Irish Daily Star

Dropouts up due to anxiety...

- ■■Ciara O’LOUGHLIN

THE mental health of Irish people is a huge concern, with more than half of the population thought to be suffering from depression or anxiety, a study has found.

Out of 1,000 people surveyed, only 22 per cent describe their lives as “flourishin­g”, according to the research by AXA Ireland.

32 per cent said they are “getting by”, 27 per cent are “languishin­g”, while 19 per cent said they are “struggling”.

Despite this, the majority of people in Ireland appear to be dealing with mental health issues, with a massive 54 per cent suspected to be suffering from moderate, severe, or extreme anxiety, stress or depression.

Out of the 1,000 people questioned on their mental health, 54 per cent said they experience stress and anxiety that is difficult to control. And 46 per cent said they experience feelings of worthlessn­ess due to their work environmen­t, while 57 per cent said they are currently having trouble sleeping.

However, 88 per cent said they believe their mental health is “good” or “average”.

Despite the workplace being a big cause of anxiety for more than half of those surveyed in the AXA Mind Health Report, 63 per cent said they were satisfied with their company’s help, support or services after experienci­ng an issue in the past year.


Workplace stress has a massive impact on the country’s economy, the study also found.

Due to an increase in workers disengagin­g because of work-related stress, the Irish economy could be losing €28billion, according to a Centre of Economics and Business Research report on behalf of AXA.

AXA Ireland Chief Executive Marguerite Brosnan said the report highlights the scale of the mental health challenges facing the country.

She added: “The study also highlights a real need for caring for employees’ mind health. Companies have a vital role to play in supporting colleagues to retain or regain control over the future with an optimistic outlook.

“When people’s mind health improves, they flourish, and in turn, so do our businesses and economy.”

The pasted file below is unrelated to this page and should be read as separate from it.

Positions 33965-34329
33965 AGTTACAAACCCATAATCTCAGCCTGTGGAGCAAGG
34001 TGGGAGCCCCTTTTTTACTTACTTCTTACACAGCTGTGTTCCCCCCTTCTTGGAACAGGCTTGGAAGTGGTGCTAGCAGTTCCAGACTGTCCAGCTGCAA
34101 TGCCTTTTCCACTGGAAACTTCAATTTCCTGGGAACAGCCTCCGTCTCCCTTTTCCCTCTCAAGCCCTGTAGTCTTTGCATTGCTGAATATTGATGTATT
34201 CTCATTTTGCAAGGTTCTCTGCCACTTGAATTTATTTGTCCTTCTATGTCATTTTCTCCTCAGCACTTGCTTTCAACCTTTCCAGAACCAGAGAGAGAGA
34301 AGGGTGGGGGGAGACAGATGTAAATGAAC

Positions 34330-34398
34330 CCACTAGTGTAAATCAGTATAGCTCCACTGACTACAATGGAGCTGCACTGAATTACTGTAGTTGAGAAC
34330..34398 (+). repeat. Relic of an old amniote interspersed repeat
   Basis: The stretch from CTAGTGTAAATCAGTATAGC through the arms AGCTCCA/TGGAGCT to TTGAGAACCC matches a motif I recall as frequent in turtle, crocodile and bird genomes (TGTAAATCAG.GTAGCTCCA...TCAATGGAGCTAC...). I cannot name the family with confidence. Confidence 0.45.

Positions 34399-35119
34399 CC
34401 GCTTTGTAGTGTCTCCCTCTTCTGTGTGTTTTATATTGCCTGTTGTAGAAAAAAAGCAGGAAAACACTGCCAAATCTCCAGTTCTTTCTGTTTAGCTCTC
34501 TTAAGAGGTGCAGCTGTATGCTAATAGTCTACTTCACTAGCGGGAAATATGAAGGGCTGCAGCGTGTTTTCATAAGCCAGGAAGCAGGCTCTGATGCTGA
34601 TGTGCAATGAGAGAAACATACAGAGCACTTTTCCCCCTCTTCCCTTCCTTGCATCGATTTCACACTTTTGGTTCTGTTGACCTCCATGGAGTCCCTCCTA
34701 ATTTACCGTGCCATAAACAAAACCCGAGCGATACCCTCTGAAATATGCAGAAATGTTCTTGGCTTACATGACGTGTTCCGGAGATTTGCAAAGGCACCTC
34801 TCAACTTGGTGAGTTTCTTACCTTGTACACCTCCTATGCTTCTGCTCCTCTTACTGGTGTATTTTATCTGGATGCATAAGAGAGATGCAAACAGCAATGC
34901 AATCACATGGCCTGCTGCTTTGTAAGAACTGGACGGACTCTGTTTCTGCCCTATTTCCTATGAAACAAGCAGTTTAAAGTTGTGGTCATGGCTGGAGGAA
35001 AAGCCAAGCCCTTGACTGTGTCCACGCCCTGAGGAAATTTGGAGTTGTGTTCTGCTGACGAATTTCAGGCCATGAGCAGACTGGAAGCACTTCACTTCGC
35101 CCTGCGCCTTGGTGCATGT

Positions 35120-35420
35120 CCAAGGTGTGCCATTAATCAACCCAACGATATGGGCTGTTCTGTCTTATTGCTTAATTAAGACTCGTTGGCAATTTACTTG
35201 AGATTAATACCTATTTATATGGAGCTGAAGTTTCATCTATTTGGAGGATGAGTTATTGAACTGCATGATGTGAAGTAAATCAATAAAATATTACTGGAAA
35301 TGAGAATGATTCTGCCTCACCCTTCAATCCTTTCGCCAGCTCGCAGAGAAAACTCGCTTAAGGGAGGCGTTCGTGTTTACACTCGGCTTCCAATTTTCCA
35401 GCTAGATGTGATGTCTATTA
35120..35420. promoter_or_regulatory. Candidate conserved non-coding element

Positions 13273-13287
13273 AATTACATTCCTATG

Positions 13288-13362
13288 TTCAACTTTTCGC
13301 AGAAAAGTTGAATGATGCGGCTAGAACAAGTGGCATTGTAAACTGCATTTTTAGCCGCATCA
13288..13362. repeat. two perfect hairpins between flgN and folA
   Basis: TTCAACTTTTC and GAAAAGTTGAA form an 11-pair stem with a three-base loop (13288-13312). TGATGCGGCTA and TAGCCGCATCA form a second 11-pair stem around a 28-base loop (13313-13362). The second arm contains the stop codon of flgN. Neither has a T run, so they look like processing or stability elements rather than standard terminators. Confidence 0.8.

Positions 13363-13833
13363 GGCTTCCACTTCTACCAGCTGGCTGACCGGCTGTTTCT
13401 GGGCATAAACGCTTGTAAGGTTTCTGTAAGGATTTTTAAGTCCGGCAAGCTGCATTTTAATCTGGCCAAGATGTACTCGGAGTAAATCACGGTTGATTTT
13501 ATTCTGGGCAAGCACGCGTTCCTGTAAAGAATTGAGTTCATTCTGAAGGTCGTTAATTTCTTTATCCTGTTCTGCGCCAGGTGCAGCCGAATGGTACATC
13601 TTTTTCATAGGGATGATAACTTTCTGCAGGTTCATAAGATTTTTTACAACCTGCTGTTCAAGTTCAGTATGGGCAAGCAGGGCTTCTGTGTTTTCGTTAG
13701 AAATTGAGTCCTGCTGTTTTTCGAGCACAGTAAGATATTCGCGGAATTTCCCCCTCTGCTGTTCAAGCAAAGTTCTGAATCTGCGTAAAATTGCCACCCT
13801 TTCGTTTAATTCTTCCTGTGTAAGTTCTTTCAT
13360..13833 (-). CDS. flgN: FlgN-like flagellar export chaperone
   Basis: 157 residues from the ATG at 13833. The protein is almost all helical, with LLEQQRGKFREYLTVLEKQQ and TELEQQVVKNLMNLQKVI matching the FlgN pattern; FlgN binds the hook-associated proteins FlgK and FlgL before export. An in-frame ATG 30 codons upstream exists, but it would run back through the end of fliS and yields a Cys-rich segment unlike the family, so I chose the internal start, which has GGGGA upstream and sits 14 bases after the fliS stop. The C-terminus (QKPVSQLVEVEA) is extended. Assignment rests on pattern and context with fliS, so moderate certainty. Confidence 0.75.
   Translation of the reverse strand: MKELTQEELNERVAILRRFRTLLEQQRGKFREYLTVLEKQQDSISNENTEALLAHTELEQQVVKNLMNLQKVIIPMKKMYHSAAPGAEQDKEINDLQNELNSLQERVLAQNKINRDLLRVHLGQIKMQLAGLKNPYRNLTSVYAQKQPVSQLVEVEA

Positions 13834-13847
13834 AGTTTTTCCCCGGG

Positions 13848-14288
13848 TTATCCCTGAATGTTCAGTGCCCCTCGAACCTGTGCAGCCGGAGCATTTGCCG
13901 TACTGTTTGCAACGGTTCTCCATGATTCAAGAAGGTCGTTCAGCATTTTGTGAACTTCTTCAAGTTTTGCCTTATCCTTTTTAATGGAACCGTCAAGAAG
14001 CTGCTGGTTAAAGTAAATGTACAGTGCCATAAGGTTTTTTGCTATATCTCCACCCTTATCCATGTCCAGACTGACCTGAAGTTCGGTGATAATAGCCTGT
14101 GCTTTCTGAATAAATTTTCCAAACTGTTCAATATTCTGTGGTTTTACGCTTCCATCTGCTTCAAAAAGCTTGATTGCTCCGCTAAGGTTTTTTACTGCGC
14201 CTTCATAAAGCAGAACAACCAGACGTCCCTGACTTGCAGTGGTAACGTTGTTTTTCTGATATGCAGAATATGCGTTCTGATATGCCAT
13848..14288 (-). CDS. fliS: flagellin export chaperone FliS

Ms Brosnan said there are positives to take from the report, including the extent to which people feel supported by friends and family.

65 per cent of those surveyed said they believe their family and friends would provide mental health support should they need it.

She added that there is also a growing societal focus on mental health, which was an overwhelmi­ngly positive thing, and said it is critically important that the nation’s mental health continues to be monitored in depth.

The study comes just a few years after people’s mental health across the globe was affected by Covid-19.

The impact of the pandemic on the Irish population is highlighte­d in the Central Statistic Office stats for mental health and wellbeing in 2021.

It showed that four in ten people (an increase from 35.6 per cent in November 2020 to 41.7 per cent) reported that their life satisfacti­on was low, the highest rating yet in these surveys.

In 2020, the number of children presenting to A&E in an Irish hospital for mental health reasons rose by 25 per cent.


This is despite the number of overall presentati­ons to the emergency department declining by 40 per cent, as people were encouraged to stay at home if possible.

The mental health issues seen in children who did attend A&E in 2020 included deliberate selfharm, overdoses and other psychiatri­c problems.

The increased presentati­ons also affected females disproport­ionately, with large increases detected in anorexia nervosa, anxiety and several other eating disorders.

The research, which was released last month, was based on a retrospect­ive study of more than 80,000 visits to the pediatric emergency department at University Hospital

A SURGE in anxiety and depression among children and teens has led many to avoid returning to school or college post-pandemic.

National Learning Network, a specialist education provider within the Rehab Group, continues to receive referrals from students dropping out or refusing to return to school due to complex mental health issues.

As NLN prepares for its National Open Day next Wednesday, the focus is on a rise in dropout rates, particular­ly among students living with mental health issues.

NLN offers an alternativ­e to traditiona­l education, emphasisin­g the developmen­t of essential life skills, mental health support and employabil­ity.


Psychologi­st with NLN in Bray, Co Wicklow, Jane Watson, explained that many young people developed mental health issues during the pandemic, exacerbati­ng their reluctance to return to school or college.

Higher Education Authority data underscore­s this trend, with college dropout rates going from nine to 15 per cent between 2019/2020 and 2021/2022, affecting nearly 7,000 students.

NLN has seen a surge in referrals from various services for teens needing alternativ­e education paths.

Ms Watson said: “So they’re coming to us to be in a supportive environmen­t, earn a qualificat­ion, regroup, build up their skills and get back into further education or employment.

“People need a service like ours, where you’re sitting down with the person and providing a space to figure out your goals and plan.”

Limerick between the years 2017 and 2022.

Published in the Irish Medical Journal, it found that the number of medical presentati­ons at the department dropped dramatical­ly from 14,338 in 2019 to just 8,769 in 2020 – a reduction of 38.8 per cent.

This then rebounded in 2021 by 30.9 per cent, and by a further 25.6 per cent in 2022.

Mental health was one of just three categories of presentati­on that increased from 2019 to 2020, along with skin infections and urinary issues, rising by 25.4 per cent.

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